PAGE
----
Vol. 22, No. 5,514 - The American Reporter - September 7, 2016

Mark Scheinbaum
American Reporter Correspondent
November 9, 2006
Lake Worth, FL
Market Mover

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LAKE WORTH, Fla., Nov. 9, 2006 -- Yukyukyukyuk. Eiyaaaaoh! Eiyaaaaoh! Nnyack, nya, nyaaaaack! "Paging Dr. Bush, Dr. Kerry, Dr. Fine, Dr. Howard."

As I finished reading Bob Woodward's "State of Denial," (Simon & Schuster, New York, 2006, $30.00), I could not shake the feeling that Woodward had inserted subliminal audio clips of The Three Stooges and every friend they ever had in his exposition of President George W. Bush's foreign policy.

It was just a few days before the mid-term elections, and I felt I had a clairvoyant view of the outcome. I was right, and although this is not Woodward's best edited tome, he shows via a careful read the blueprint for the Democratic rebound, and insight into why war, and why Iraq?

The "acceptance" of Defense Sec. Donald Rumsfeld's resignation is too late to reverse six years of mismanagement at the Pentagon. Replacing "Rummy" with a retired career CIA director and agent who is president of the university with the largest ROTC program (Texas A&M) in the country, hardly brings fresh ideas to the White House.

You have to read to page 408 of Woodward's book before you finally get an authoritative explanation on what has gone wrong with the war.

Remember, this does not turn on your pro-war or antiwar, homeland security, or al-Qaeda view, it's just, well, what it is. It's the Woodward quote from the old codger himself, former Sec. of State Henry Kissinger. Woodward writes:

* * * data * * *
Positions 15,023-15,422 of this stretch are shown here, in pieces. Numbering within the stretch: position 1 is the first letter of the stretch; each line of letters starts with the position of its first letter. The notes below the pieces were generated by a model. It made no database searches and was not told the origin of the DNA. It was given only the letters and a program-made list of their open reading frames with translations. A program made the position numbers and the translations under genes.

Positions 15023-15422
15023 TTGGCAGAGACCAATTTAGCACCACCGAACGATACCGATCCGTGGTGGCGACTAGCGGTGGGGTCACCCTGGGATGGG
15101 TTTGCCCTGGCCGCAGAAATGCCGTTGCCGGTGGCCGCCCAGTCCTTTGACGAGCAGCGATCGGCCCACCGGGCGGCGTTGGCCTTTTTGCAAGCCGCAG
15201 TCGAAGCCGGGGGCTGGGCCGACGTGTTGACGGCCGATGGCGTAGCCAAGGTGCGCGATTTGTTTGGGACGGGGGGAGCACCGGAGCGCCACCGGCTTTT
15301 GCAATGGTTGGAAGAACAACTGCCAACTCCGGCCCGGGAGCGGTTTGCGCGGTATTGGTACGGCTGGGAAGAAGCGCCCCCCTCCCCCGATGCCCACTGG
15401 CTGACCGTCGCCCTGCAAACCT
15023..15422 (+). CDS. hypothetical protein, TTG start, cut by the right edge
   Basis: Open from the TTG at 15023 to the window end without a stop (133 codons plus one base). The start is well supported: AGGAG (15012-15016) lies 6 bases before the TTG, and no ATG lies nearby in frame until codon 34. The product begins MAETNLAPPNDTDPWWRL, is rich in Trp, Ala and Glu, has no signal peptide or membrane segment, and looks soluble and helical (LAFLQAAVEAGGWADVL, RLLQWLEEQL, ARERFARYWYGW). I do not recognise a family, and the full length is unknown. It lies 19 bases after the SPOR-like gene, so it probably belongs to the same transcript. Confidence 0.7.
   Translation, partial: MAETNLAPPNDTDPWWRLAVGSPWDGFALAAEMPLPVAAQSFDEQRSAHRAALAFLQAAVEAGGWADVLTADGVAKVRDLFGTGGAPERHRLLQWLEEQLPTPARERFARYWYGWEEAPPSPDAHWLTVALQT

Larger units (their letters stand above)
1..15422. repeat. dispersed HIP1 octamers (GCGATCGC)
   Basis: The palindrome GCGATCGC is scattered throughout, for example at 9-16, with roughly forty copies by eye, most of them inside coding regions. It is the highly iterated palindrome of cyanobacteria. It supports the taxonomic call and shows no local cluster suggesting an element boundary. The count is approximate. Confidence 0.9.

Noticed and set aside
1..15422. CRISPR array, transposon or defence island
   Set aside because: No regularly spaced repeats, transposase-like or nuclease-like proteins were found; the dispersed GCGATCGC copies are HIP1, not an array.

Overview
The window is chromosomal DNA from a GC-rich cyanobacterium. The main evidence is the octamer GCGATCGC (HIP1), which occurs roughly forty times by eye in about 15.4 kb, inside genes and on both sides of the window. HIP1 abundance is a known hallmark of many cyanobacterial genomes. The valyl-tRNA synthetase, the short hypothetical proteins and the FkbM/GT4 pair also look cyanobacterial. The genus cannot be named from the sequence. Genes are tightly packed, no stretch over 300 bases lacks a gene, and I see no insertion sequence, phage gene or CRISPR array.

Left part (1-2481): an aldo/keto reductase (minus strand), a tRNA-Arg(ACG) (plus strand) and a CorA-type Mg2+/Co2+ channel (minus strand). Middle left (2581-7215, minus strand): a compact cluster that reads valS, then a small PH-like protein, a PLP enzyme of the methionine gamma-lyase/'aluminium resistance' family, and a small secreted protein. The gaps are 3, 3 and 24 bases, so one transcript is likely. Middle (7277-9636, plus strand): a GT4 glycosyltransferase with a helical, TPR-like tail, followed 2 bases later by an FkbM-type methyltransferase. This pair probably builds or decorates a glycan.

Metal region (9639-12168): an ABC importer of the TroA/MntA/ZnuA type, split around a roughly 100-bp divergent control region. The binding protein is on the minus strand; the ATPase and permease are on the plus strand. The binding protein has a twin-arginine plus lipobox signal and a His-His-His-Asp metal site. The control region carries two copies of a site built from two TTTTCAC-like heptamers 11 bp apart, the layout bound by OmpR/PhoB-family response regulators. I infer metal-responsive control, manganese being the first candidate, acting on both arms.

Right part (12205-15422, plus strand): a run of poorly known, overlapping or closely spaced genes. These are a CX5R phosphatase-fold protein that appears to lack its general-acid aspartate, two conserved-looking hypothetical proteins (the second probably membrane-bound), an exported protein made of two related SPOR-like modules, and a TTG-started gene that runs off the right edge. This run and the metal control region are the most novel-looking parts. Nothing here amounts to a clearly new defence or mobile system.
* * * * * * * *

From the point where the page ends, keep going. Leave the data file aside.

"Kissinger liked Bush personally, although he told colleagues that it was not clear to him that the President really knew how to run the government. One of the big problems, he felt, was that Bush did not have the people or a system of national policy decision making that ensured careful examination of the downsides of major decisions."

There it is in a nutshell.

Woodward could have his publisher air drop copies of later editions of his book on the White House Lawn with new dust jackets and the revised title: "Mr. President, Denial Ain't Just a River in Egypt."

Shortly after Rumsfeld's resignation was announced, on a military web site I posted, sarcastically, "I wonder if when Rumsfeld moves out, he will have sheets, pillow cases, and adequate shower curtains for his new residence."

It took about 10 minutes for the site administrator to warn me and other would-be comedians that our "political comments" were close to being "over the line" of propriety and respect.

My reference was to a style of Pentagon management, which extended my son and 3,700 of his Stryker comrades in Iraq for four months, and we now learn, is sending them back to Fairbanks, Alaska in December to decrepit barracks, inadequate hospital facilities (a new medical center is not yet finished), and a shortage of 1,500 sheets, blankets, shower curtains etc.

Local business leaders, wives, moms, the Red Cross and other soldiers are furiously trying to correct the situation.

The arrogance of Rumsfeld comes through on nearly every page of the book. Newsweek's Howard Fineman on the Don Imus radio show this morning also selected the word "arrogant." Fineman said, "He would listen to you, then argue with you, and then not stop there but keep going at you and cut you down, and humiliate anyone who he disagreed with, to make sure you left his office shaking your head."